All schemes go through an Assessment Period before entering the Pension Protection Fund. We aim to complete assessment for most schemes within two years. Here is a guide to the key stages of this process:
1. Section 120 Notice Received
We must be notified when an insolvency event occurs (such as the appointment of administrators) at a company that sponsors a pension scheme. The insolvency practitioner looking after the affairs of the company will notify us by sending a Section 120 Notice.
2. Section 120 Notice Validated
We will now work with the scheme’s trustees to obtain the necessary information to determine if the scheme is eligible to pass into the PPF or not. Once we have this information, we have 28 days to make a decision. If the scheme is eligible, we will validate the Section 120 Notice and the scheme will be deemed to have started the Assessment Period. The start date of the Assessment Period is the date of the insolvency event.
During assessment, we want to ensure that all the data held for the scheme is accurate. This will ensure that members receive the right compensation payments.
During this lengthy process, trustees are responsible for informing their members about all aspects of the assessment process and the progress it is making.
Trustees also remain responsible for paying pensions throughout the assessment period. Pensions must be paid at Pension Protection Fund levels of compensation. Generally, this means that those members at or above the scheme’s normal pension age at the date the assessment period begins or who are in receipt of an ill-health pension, or are in receipt of a survivor’s pension, will receive 100% of their pension. Those under normal pension age at that date will receive 90% of their pension entitlement, subject to a compensation cap. Any questions relating to your personal circumstances and pension scheme entitlements during the assessment period should be directed to your scheme trustees.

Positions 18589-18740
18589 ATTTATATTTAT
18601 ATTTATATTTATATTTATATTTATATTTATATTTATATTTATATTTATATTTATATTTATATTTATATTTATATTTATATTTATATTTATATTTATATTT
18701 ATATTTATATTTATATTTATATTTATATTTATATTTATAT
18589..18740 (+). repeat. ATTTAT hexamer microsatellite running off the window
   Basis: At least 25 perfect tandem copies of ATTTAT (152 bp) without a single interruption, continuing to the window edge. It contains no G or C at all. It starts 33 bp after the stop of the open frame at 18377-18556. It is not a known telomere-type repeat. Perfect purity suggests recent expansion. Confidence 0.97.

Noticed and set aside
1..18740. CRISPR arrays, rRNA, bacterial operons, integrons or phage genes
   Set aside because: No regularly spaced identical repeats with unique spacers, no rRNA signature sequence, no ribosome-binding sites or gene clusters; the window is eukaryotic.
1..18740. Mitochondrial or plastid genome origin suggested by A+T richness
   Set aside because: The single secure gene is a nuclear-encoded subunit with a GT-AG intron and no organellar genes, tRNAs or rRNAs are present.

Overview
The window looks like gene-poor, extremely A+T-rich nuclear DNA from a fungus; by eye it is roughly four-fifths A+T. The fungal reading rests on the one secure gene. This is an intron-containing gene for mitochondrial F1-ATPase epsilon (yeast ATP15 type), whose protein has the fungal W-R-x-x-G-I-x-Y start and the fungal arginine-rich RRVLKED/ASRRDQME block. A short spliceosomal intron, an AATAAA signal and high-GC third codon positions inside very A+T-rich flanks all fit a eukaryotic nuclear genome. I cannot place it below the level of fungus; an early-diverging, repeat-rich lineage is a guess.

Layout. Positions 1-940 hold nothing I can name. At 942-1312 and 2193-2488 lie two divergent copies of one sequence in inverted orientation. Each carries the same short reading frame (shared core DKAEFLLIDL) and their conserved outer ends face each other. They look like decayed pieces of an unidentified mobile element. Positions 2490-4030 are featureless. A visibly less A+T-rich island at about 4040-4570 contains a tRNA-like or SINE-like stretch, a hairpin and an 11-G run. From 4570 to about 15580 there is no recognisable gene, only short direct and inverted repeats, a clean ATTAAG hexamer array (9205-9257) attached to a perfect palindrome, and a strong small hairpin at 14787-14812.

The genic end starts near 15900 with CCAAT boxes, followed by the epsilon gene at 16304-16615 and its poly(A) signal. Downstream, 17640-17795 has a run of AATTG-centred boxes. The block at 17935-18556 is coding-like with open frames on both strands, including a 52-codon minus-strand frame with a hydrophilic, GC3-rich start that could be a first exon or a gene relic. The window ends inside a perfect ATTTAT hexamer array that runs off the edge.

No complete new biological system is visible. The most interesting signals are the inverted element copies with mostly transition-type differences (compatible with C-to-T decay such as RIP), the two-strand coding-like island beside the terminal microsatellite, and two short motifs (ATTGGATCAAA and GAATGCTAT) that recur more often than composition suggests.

The final stage of this section is the production of a section 143 valuation by an actuary. This is a confirmation of whether the scheme can pay member benefits at or above PPF levels. If not, the scheme will transfer to the PPF. Details relevant to the production of the section 143 valuation are given on our Valuation Guidance page.
Transition involves reviewing and transferring the scheme’s assets and member data, and reviewing and terminating any contracts (ie with lawyers or advisors) that are in place as part of the scheme.
We start the transition stage during the previous assessment process itself to minimise the time it takes to complete the overall assessment period. This stage takes about six months from the point at which the PPF requests the section 143 valuation and ensures that the scheme is prepared to pass from the trustees, into PPF ownership.
5. PPF Scheme
Once all of the activities have been completed, and if the scheme has demonstrated it has insufficient assets, the PPF will take over responsibility for the scheme. This should have very little impact on members in receipt of pension as benefits will already have been paid at compensation levels during the assessment period.
All members of the scheme will be notified of the relevant contact details for the Pension Protection Fund.
A scheme need not necessarily complete all parts of this process. For example, we will withdraw from the pension scheme and end the assessment period if:
• the employer has been rescued as a going concern, or
• the business has been sold and another body takes on responsibility for the pension scheme liabilities.
See also our scheme member booket, 'What is the Pension Protection Fund and What Do We Do?'